Vet Column 8-23-10
Fort Collins, Colo.
So what is a hoop barn? Hoop barns consist of steel arches covered with polyvinyl fabric. The arches are attached to posts or concrete sidewalls. Used more frequently for housing swine and dairy cattle, a recent research publication compared the use of this type of housing for finishing beef cattle to that of an open feedlot system with shelter. The primary advantage of such a system for housing livestock is the use of bedding for absorbing animal waste where effluent waste from livestock can be minimized and possibly better managed.
Controlling effluent from beef feedlots for both production and environmental considerations is an important management objective. Generally, beef feedlots are either one of an earthen open lot with possible windbreaks and mounds; an open lot with a shed or shelter; or a traditional confinement with slatted floors. Traditional confinement systems tend to have greater facility costs, but less waste management costs compared with open feedlots. They also tend to have poorer cattle performance because of reduced dry matter intake in the summer months.
Iowa State University investigators conducted a study in southwestern Iowa where the average annual rainfall is approximately 28 inches. The hoop barn was oriented north to south with open ends with fenceline feedbunks along the east side. The sidewalls of the hoop barn were 10 feet high with the center height being around 26 feet. The overall hoop barn space was 50 feet by 120 feet. When wind breaks were needed, large round bales were stacked three high across the north and south ends. Stocking density was slightly more than 15 square feet per steer.
Hoop barns were bedded weekly by placing large round bales of cornstalks in the end of pens away from the fenceline bunk allowing the cattle to spread the bedding. A 20 foot wide concrete alley in the pens ran the length of the hoop barn along the feed bunk with the remaining flooring being dirt. The alley was scraped weekly.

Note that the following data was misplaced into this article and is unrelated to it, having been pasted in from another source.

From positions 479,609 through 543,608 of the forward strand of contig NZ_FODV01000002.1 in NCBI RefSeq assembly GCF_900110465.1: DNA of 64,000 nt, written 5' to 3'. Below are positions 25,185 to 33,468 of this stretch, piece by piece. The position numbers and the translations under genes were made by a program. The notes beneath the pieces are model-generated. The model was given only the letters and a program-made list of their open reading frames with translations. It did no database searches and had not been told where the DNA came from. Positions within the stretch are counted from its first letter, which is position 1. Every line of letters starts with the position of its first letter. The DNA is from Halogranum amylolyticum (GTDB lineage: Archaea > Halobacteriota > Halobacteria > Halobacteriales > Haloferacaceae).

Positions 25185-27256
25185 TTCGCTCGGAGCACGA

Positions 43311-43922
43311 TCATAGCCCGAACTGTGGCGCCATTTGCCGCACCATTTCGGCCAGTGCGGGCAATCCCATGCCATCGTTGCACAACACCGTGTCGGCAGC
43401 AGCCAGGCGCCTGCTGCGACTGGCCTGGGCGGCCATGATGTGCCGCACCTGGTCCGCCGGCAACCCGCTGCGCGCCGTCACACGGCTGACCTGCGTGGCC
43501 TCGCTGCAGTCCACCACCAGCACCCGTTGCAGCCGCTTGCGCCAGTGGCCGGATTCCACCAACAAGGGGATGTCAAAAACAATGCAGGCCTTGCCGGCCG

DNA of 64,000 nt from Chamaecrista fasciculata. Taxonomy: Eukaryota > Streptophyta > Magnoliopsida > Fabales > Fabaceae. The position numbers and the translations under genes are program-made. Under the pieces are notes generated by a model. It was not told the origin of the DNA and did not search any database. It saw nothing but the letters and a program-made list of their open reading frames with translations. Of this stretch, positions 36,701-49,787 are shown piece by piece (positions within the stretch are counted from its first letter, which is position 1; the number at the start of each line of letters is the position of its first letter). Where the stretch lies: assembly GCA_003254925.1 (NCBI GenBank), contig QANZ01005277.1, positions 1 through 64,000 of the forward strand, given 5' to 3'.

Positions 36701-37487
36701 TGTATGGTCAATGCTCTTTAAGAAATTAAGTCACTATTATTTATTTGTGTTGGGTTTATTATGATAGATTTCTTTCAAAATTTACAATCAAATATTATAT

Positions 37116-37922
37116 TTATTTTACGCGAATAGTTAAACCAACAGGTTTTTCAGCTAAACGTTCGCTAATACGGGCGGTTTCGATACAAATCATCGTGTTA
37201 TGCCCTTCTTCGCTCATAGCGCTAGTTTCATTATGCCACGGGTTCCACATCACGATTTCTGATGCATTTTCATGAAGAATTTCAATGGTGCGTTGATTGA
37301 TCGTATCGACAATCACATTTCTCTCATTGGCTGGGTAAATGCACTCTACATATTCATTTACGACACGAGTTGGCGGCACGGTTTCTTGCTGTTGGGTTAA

An earthen feedlot with a shelter open to the south accompanied by a fenceline bunk under roof was used as a comparison in evaluating feedlot performance and carcass characteristics in this study. Stocking density was slightly more than 48 square feet per animal. In the winter-spring months, the sheltered area was bedded with cornstalks. In the summer-fall trials, the sheltered area remained dry and was not bedded.
Steers went on trials weighing around 904 pounds and were fed for slightly more than 100 days. The average finishing weight was around 1320 pounds. Six trials were completed.
Results of this study indicate the performance of finishing cattle, both growth and carcass values, managed in a hoop-barn system was not different from the performance of cattle managed in an open-feedlot system with shelter during summer and winter. Final mud scores (a subjective evaluation of the amount of soil and manure adhering to the hair coat of the animals) were greater for the steers from the open-lot system compared with those from the hoop-barn system.
Hoop barns are a viable alternative housing management system for finishing beef cattle.
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As we move into the heart of the summer, hot temperatures are common. How these temperatures affect our pasture and forage plants depends on the type of plants we are dealing with.